In part 1, I shared some photos of the Heqet statue in the Cleveland Museum of art. Now we’ll talk about some of her aspects. One of Heqet’s associations is with fertility, probably because of the large number of eggs … Continue reading →
As an update to Bes, the Little God. (Pagan Blog Project 2012 #3), I noticed that the Kalamazoo Valley Museum has this Bes standard. Presumably it would have been mounted on a pole and carried in procession.
The Kelsey Museum of Archaeology is located on the University of Michigan campus, Ann Arbor, MI. and it’s well-worth a visit if you’re in the area. The Coffin of Djehutymose is one of the exhibits. He was a priest of … Continue reading →
If you’re visiting Cleveland, Ohio, the Cleveland Museum of Art has a nice Ancient Egyptian collection. One of the notable items is this statue of Heqet, reputed to be the largest in the world. She towers a full 15 cm … Continue reading →
The Forge of the Coppersmiths! Execration. It’s the more precise term for ‘curse.’ It comes from the Latin word “execrare.” “Ex” meaning “out” (as in exterior) and “sacrare” meaning to make sacred (as in consecrate.) Tomb curses The most … Continue reading →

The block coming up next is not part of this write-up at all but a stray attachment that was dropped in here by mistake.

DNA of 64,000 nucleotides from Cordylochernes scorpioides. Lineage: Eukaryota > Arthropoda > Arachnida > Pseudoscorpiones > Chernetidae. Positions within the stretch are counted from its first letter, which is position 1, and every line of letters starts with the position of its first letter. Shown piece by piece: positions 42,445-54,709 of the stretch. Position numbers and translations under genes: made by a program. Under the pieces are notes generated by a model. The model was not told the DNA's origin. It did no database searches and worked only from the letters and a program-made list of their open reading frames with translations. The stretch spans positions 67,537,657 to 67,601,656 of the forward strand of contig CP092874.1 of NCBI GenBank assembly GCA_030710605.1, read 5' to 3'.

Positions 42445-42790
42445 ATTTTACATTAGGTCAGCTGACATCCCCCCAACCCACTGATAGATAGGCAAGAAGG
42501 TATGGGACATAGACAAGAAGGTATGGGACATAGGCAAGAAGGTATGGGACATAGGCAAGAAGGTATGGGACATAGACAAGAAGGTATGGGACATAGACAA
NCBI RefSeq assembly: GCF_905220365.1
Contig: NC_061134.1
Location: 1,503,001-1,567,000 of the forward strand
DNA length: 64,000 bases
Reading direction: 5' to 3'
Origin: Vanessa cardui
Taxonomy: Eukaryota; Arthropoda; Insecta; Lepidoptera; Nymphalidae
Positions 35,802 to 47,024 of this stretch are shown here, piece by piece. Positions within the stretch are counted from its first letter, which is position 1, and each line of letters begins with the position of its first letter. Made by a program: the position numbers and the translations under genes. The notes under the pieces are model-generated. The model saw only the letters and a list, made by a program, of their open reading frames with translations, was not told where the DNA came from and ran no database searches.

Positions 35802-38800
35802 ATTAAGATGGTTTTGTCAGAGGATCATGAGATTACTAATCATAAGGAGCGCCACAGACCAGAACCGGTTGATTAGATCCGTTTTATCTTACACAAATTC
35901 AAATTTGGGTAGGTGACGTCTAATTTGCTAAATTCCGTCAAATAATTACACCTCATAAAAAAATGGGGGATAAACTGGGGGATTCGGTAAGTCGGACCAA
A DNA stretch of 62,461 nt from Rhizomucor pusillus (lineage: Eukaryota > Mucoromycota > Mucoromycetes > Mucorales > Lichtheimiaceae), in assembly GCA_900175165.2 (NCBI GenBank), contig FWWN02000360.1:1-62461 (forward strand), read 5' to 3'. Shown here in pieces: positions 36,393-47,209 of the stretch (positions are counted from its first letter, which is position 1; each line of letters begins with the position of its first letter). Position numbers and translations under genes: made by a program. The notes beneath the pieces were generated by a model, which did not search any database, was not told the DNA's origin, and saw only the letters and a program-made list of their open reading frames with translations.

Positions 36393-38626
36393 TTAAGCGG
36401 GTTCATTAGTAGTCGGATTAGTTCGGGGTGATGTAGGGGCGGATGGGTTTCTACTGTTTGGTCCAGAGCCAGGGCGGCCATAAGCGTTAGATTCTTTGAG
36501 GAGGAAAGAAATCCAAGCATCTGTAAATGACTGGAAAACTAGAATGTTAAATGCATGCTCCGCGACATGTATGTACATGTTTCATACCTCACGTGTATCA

Tawy House Hethert The head of Kemetic Orthodoxy, Rev. Tamara Suida, was interviewed for a podcast recently on a pagan/paranormal show. She tells how she got started in different traditions, purification, the gods, ancestors, explains syncretic deities, and ‘soft polytheism‘. … Continue reading →
The ancient Egyptians went to a lot of trouble for their religion. Herodotus certainly thought so, and said they were “religious to a higher degree than any other people.” The temple complex at Karnak, dedicated to Amun, Mut, and Khonsu, … Continue reading →